While the shift to daylight saving time is a welcome sign of spring, it may take a while for your body to adjust to that lost hour. If you’re among the groggy who need time to recover from the “spring forward,” sleep expert Dr. Carolina Marcus offers insight into why you feel that way and how you can cope.
Health Matters: We talk a lot about our “body clock,” especially at this time of year. Is it a real thing or just in our minds?
Marcus: Yes, it’s absolutely a real thing. The internal sleep-wake cycle, or body clock, exists in the form of a bundle of nerve cells buried deep in our brains, known as the suprachiasmatic nucleus, or SCN. This grouping of nerves helps steer various biological rhythms, including the timing of our sleep and wakefulness.
Health Matters: So, how does it affect us when there’s a time change?
Marcus: Our body clocks are intrinsically tied to light. In fact, the nerves that compose the SCN are directly connected to the retinas in our eyes. Nature’s 24-hour light-dark cycle supplies the SCN with the critical information it needs to keep our daily rhythms on pace. The absence of light triggers the release of the sleep-inducing hormone, melatonin. Alternatively, light exposure suppresses the release of melatonin, thereby stimulating wakefulness.
Health Matters: Why is it more difficult to “spring forward” than to “fall back”?
Marcus: Many of us are chronically sleep-deprived, which can make it that much more taxing to lose that extra hour, as opposed to gaining one.
Health Matters: Is there anything we can do to ease our adjustment to the time change?
Marcus: Sure. Ideally, you should try to prepare a few days before the shift. Try to go to bed 10-15 minutes earlier each day prior to the time change and, by that same token, wake up 10-15 minutes earlier. Exercising earlier in the day may help wear you out for your earlier bedtime. Avoid caffeine after noon; however, in the morning, sipping a strong cup of coffee can be helpful until you adjust to the change. Also, as soon as you wake up, open the blinds and let sunlight spill into your bedroom.
Health Matters: As for bedtime, it can be hard change our habits and turn in at an earlier hour. Any advice for the evenings?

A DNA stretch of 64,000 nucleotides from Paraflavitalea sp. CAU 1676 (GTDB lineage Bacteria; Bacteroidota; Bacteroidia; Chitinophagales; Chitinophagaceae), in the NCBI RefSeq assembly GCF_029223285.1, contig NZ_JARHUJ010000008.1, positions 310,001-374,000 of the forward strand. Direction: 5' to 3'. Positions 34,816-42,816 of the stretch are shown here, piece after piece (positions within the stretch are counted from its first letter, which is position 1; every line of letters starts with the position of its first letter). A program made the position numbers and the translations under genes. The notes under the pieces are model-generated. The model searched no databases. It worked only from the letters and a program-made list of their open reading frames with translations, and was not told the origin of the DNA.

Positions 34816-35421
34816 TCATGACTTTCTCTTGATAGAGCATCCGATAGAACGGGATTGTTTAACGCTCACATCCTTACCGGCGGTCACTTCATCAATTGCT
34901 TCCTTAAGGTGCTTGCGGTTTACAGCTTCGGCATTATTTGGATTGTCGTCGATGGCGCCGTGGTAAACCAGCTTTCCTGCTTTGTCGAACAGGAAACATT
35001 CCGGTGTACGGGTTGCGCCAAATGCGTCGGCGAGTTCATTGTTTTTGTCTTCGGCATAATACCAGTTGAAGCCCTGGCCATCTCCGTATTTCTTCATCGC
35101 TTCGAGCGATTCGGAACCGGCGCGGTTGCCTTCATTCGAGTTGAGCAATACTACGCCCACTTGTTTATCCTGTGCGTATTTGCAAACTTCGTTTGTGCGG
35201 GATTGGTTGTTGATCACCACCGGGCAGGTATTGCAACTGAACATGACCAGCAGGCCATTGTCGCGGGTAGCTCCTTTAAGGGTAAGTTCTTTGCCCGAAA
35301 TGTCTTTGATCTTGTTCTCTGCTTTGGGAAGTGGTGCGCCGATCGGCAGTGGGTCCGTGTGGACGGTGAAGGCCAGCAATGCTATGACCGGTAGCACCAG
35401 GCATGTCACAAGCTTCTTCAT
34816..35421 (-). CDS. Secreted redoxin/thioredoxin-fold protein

Marcus: If you are sleepy enough, hit the hay! Call it a night. But if you’re not tired, don’t push yourself to go to sleep earlier. Give it time, and your body will acclimate naturally to the time change.
In addition, try these tips:
- Avoid naps. If you must nap, try and limit the nap to no longer than 30 minutes.
- Take a warm—not hot—shower, before bed.
- Avoid engaging in vigorous physical exercise in the hours before bed. Raising your body’s core temperature can make it harder to fall asleep, so no heavy workouts within four hours of bedtime.
- Avoid stimulating activities immediately before bed, such as watching TV or using electronic devices like cell phones and tablets. Put your phone, computer or tablet away. Turn off the television and pick up a non-suspenseful book. The light emitted by electronic devices suppresses the body’s melatonin production, thereby making sleep difficult in the same way that sunlight does.
- Avoid caffeine after noon.
- Make sure your bedroom is cool, dark, and quiet. Your bed should be comfortable and pleasing to you.
Carolina Marcus, M.D., is an Associate Professor of Medicine at the UR Medicine Sleep Center. She is passionate about the field of sleep medicine and enjoys helping her patients identify the necessary tools to achieve better sleep. As a sleep medicine physician, Marcus diagnoses and treats patients with sleep apnea, insomnia, narcolepsy and other sleep-related conditions.